Regardless of political atmospherics, Belarus is a proactive participant in the North Atlantic Treaty Organization’s (NATO) Northern Distribution Network (NDN) for logistical support to NATO forces in Afghanistan. The NDN includes several overland routes, starting from the Baltic seaports of Klaipeda, Riga and Tallinn, ramifying overland via Belarus, Russia, the Poti-Baku corridor and continuing through Central Asia to northern Afghanistan. The NDN system is designed to provide NATO with various route options available for use at any time. The NDN route through Belarus relies on the country’s railways.
NDN’s logistical system operates since 2008 to support the NATO-led International Security Assistance Force (ISAF) in Afghanistan. The diversified NDN complements the southern route running through Pakistan, which is congested and unsafe. Shipments through the NDN are mostly based on bilateral agreements with transit countries, including Belarus (see EDM, February 1).
President Alyaksandr Lukashenka opened Belarus’s air space as early as 2004 for NATO flights carrying troops to Afghanistan, with combat as well as non-combat materiel (Belarusian inter-agency briefing paper, August 6). In 2009, Lukashenka decided to open a transit route by railroad as part of NATO’s supply chain. In December of that year, NATO Secretary General Anders Fogh Rasmussen and the Belarusian then–Minister of Foreign Affairs Syarhey Martynau concluded an agreement through an exchange of letters on using Belarus’s railroads to forward NATO freight. The agreement gave NATO allies the right to move non-combat materiel to and from Afghanistan, paying the Belarusian Railway state company for the service. Following a test-run shipment in November 2010, the transit volume increased steadily in 2011–2012 (Author’s interview, Minsk, November 2010; January 21, 2013).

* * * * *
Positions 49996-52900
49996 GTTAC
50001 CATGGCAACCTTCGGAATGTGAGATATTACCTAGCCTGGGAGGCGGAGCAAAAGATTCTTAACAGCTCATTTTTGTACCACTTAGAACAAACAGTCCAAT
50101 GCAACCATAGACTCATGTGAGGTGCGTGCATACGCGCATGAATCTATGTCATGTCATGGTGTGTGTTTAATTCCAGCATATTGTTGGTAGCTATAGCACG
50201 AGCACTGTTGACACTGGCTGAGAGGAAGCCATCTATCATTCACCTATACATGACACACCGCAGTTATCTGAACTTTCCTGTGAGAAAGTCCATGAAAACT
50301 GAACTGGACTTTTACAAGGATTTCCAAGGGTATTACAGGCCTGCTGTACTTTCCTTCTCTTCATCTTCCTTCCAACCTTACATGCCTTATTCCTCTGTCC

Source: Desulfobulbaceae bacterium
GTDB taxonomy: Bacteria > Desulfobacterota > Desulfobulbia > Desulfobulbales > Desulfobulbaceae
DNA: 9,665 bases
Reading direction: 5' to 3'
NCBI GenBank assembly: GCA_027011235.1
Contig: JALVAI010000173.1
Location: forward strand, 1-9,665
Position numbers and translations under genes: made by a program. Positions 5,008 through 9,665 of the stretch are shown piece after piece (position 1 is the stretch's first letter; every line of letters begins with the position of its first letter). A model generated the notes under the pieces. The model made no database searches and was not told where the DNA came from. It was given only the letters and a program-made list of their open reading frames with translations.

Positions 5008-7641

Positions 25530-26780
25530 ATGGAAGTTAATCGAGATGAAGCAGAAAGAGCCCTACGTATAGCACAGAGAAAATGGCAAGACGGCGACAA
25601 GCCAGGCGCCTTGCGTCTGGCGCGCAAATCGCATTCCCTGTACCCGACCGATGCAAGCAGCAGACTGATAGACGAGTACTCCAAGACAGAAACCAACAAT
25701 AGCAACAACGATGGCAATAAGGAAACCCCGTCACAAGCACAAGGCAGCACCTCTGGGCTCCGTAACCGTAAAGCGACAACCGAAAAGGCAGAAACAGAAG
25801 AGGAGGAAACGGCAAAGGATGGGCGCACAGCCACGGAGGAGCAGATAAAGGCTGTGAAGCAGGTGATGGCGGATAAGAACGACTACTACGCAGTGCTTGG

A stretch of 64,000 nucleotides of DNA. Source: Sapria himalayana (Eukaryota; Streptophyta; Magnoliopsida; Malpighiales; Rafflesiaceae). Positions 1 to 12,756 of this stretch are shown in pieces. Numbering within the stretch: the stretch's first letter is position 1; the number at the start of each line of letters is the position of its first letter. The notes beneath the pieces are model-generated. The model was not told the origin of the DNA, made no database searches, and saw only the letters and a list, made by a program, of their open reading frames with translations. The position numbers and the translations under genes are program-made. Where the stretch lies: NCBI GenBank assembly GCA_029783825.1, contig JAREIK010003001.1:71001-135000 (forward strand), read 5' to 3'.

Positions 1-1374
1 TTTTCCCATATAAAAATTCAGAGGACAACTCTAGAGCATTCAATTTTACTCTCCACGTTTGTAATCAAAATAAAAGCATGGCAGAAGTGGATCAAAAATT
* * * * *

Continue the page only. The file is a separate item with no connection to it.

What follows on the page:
On April 23, 2013, Rasmussen and Belarus’s Foreign Affairs Minister Uladzimir Makei, exchanged letters concluding a follow-up agreement. This confirms and extends the terms of the previous agreement. It allows two-way transit of NATO countries’ armored vehicles, without armament and ammunition, through the territory of Belarus (in addition to non-combat materiel). Five working days before the start of each shipment, NATO allies need to certify to Belarus’s foreign affairs ministry that the shipment does not include arms or ammunition (Belarusian inter-agency briefing paper, August 6).
NATO freight is forwarded along two railway lines in Belarus. One, entering from Lithuania at the Gudogai border station, runs via Minsk to the Asinovka border station, where it enters Russia. The other line runs from the Polish-Belarusian border at Brest, merges with the Minsk-Asinovka line and connects with the Russian railways.